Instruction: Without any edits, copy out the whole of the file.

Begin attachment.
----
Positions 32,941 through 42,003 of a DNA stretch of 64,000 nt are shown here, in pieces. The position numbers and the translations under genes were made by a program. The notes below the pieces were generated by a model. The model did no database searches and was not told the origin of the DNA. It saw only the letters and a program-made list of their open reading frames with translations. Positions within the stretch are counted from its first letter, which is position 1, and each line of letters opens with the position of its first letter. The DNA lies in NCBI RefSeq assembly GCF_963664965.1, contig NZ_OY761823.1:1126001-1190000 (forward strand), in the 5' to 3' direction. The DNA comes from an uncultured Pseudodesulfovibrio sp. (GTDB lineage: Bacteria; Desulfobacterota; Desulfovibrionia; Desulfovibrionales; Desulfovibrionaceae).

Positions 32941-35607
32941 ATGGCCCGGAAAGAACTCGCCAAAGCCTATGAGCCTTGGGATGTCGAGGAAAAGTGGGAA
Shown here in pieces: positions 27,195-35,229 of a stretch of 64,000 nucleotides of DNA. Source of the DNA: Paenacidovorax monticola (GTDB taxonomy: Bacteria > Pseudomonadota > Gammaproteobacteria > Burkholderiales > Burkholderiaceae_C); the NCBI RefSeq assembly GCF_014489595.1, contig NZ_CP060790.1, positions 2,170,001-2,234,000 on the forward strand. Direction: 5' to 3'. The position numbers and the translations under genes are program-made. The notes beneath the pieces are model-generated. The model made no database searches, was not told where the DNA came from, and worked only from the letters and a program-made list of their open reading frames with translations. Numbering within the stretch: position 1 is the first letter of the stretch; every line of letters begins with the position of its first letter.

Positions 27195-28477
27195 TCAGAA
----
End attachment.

Positions 32,941 through 42,003 of a DNA stretch of 64,000 nt are shown here, in pieces. The position numbers and the translations under genes were made by a program. The notes below the pieces were generated by a model. The model did no database searches and was not told the origin of the DNA. It saw only the letters and a program-made list of their open reading frames with translations. Positions within the stretch are counted from its first letter, which is position 1, and each line of letters opens with the position of its first letter. The DNA lies in NCBI RefSeq assembly GCF_963664965.1, contig NZ_OY761823.1:1126001-1190000 (forward strand), in the 5' to 3' direction. The DNA comes from an uncultured Pseudodesulfovibrio sp. (GTDB lineage: Bacteria; Desulfobacterota; Desulfovibrionia; Desulfovibrionales; Desulfovibrionaceae).

Positions 32941-35607
32941 ATGGCCCGGAAAGAACTCGCCAAAGCCTATGAGCCTTGGGATGTCGAGGAAAAGTGGGAA
Shown here in pieces: positions 27,195-35,229 of a stretch of 64,000 nucleotides of DNA. Source of the DNA: Paenacidovorax monticola (GTDB taxonomy: Bacteria > Pseudomonadota > Gammaproteobacteria > Burkholderiales > Burkholderiaceae_C); the NCBI RefSeq assembly GCF_014489595.1, contig NZ_CP060790.1, positions 2,170,001-2,234,000 on the forward strand. Direction: 5' to 3'. The position numbers and the translations under genes are program-made. The notes beneath the pieces are model-generated. The model made no database searches, was not told where the DNA came from, and worked only from the letters and a program-made list of their open reading frames with translations. Numbering within the stretch: position 1 is the first letter of the stretch; every line of letters begins with the position of its first letter.

Positions 27195-28477
27195 TCAGAA